Broughty Ferry is fortunate in having a thriving mix of uses, not only with a high proportion of independent shops, but also of small commercial and service businesses, about 180 in total. This serendipity is the outcome of the interaction of particular circumstances: (a) the morphology of a Victorian grid of streets secondary streets and plots which easily accommodate relatively large shops, smaller shops, ‘backland’ higher density infill housing and side street concerns, such as vehicle repair garages and professional studio/offices; (b) the proximity of the city with a relatively affluent population adding to the local hinterland to create a critical mass of customers; (c) connections by bus and road are good, and the rail station, in the centre of the shopping area now has an improved service frequency, thanks to pressure from the Community Council, local businesses and the community and ; (d) the effect of ‘sensible’ planning (development management) and regulatory measures, such as licensing and public health, in terms of flexible and case by case implementation, results in the juxtaposition of surprisingly compatible uses.
There are very few vacancies in retail premises along the shopping streets, or on their upper floors and although there are a couple of local supermarkets, the large ones are located some distance away. In fact, the traders are promoting the concept of the high street being a supermarket in itself in the offer that it makes.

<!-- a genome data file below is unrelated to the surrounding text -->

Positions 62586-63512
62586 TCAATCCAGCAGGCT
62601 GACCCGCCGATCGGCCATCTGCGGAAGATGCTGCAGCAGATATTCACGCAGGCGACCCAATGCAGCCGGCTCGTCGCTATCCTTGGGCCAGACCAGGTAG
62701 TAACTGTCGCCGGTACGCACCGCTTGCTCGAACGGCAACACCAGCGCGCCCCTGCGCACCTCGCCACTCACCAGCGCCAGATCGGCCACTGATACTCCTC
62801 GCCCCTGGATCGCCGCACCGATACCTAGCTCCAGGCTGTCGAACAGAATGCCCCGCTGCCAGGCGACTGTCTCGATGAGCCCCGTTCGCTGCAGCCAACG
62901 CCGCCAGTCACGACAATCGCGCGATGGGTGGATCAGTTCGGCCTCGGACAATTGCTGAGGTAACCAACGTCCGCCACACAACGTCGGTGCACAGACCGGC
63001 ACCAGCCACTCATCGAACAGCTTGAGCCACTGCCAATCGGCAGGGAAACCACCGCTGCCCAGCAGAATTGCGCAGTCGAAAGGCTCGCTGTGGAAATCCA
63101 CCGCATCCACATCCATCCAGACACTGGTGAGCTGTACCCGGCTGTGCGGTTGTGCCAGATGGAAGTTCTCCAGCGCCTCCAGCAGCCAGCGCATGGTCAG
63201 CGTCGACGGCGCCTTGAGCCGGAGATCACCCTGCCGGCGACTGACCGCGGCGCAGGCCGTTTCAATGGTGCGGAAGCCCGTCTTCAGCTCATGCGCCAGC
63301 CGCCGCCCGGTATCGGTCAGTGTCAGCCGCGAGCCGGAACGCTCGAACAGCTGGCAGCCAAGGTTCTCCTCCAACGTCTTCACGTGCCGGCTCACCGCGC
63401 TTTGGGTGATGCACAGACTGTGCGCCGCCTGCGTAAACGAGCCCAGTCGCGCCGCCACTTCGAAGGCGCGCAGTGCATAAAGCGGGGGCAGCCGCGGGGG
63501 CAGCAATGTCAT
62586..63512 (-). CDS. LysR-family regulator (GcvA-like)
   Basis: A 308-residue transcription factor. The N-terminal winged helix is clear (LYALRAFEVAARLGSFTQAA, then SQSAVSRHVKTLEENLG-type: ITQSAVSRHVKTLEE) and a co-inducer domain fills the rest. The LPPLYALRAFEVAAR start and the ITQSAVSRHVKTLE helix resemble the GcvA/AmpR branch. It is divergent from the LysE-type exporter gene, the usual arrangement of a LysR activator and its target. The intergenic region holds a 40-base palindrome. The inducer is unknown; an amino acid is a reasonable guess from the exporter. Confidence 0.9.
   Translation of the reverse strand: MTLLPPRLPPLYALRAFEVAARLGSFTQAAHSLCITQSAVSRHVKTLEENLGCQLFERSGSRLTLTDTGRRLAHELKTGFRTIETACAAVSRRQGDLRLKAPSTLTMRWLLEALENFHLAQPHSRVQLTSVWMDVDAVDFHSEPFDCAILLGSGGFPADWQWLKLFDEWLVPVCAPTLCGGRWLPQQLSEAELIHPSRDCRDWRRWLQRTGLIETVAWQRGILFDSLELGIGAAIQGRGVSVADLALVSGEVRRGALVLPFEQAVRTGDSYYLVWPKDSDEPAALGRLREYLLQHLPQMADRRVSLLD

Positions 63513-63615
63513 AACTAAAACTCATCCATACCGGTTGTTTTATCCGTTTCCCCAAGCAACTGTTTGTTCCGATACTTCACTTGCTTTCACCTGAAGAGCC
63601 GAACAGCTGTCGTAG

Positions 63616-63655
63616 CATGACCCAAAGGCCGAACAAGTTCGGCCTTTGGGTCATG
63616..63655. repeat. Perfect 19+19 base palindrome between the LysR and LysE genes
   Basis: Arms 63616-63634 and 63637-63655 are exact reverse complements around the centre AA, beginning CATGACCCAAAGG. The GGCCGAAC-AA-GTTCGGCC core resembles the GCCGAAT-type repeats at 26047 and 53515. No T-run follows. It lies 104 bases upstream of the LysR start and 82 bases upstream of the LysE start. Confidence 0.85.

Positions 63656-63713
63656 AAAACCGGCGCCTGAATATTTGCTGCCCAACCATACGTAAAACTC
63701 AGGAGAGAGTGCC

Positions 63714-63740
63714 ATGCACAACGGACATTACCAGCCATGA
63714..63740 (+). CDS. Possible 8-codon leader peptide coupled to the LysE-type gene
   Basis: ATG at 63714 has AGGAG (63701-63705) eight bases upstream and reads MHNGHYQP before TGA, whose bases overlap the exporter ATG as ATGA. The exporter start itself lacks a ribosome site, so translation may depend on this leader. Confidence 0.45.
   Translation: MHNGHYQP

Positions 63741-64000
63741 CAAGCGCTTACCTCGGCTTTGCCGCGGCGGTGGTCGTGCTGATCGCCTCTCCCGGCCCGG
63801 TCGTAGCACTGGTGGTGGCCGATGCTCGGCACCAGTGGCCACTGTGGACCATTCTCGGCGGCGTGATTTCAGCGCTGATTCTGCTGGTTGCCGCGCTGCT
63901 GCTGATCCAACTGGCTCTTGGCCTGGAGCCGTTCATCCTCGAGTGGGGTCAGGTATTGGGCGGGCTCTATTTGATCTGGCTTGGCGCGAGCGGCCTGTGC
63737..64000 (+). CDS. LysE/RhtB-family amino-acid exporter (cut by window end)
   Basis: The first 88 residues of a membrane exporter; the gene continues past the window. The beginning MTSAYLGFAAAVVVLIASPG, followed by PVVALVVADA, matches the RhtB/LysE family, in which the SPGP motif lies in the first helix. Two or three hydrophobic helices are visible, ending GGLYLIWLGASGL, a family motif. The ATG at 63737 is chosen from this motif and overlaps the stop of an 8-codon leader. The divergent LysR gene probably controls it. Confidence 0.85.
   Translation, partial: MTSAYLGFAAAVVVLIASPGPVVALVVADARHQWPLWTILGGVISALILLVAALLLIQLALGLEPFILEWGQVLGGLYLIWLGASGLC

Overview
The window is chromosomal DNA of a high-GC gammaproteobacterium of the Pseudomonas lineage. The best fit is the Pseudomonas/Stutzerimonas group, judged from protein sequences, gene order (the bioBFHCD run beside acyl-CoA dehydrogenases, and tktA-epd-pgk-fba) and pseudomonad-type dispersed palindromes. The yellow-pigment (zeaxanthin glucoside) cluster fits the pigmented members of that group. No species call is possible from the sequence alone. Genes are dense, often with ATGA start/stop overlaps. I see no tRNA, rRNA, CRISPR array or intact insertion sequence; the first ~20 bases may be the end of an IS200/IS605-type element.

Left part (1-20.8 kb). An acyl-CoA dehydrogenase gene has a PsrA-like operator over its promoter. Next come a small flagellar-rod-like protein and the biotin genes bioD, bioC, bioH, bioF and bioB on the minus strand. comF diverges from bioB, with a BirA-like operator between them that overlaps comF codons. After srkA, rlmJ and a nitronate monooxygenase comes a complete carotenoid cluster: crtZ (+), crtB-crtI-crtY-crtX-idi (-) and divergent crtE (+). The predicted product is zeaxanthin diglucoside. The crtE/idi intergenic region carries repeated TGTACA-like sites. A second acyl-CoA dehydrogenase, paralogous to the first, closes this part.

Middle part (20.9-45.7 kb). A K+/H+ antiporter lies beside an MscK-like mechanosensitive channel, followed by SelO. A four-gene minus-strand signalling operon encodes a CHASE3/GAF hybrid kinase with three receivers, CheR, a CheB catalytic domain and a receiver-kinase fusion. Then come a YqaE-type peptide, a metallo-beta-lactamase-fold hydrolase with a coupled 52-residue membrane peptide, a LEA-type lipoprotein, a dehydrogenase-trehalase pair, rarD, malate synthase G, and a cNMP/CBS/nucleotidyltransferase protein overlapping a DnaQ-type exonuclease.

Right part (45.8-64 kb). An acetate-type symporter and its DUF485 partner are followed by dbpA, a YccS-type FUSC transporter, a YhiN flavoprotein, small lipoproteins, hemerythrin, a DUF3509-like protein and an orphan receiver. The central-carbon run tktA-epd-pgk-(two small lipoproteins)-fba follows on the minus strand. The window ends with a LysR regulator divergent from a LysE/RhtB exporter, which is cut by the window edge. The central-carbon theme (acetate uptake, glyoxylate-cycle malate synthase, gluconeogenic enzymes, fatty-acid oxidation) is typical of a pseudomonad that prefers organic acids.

Schools are an essential ingredient for most neighbourhoods; Grove Academy, the new secondary school, is located at the interface of Broughty Ferry itself and its adjacent neighbourhood. The school is new but built on a site across the road from a well established primary school. The road at this point has been converted to a pedestrian space linking the schools physically and perceptually. The Academy is the natural focus for a number of primary schools in the area and for community activities, including the use of the full size swimming pool, fitness centre and hall. It has been designed with ease of management between school and community use from the outset. The wise decision was made to locate the academy within easy walking distance of the residential areas and centre, and accept that the playing fields would be accommodated a little further away, in a park.
The modest scale of this Victorian suburb by the sea has survived, thanks to much of it being within a conservation area. In general buildings have been converted and in cases enlarged sensitively. Examples include the former church of St Aidan converted to a community facility and most of the station buildings to a restaurant. Plans are afoot to enlarge the listed Library, whilst on the seafront a bold residential development has infilled a gap site.
The seafront dunes, the associated restored linear park and nature reserve and the generally spacious character of the neighbourhood provides ample leisure and fitness opportunities. These areas are well managed and the recent introduction of the land train has improved the access and ‘visibility’ of these assets.
Of course there are challenges still to face, not least the isolation felt by many older people, hidden pockets of deprivation and the need to create more varied accommodation for elderly people. Public realm improvements are modest and in a number of locations street surfaces could be improved.
Our general impression is of a neighbourhood which has an engaged and lively community at all levels, committed to the sensitive stewardship of their locality.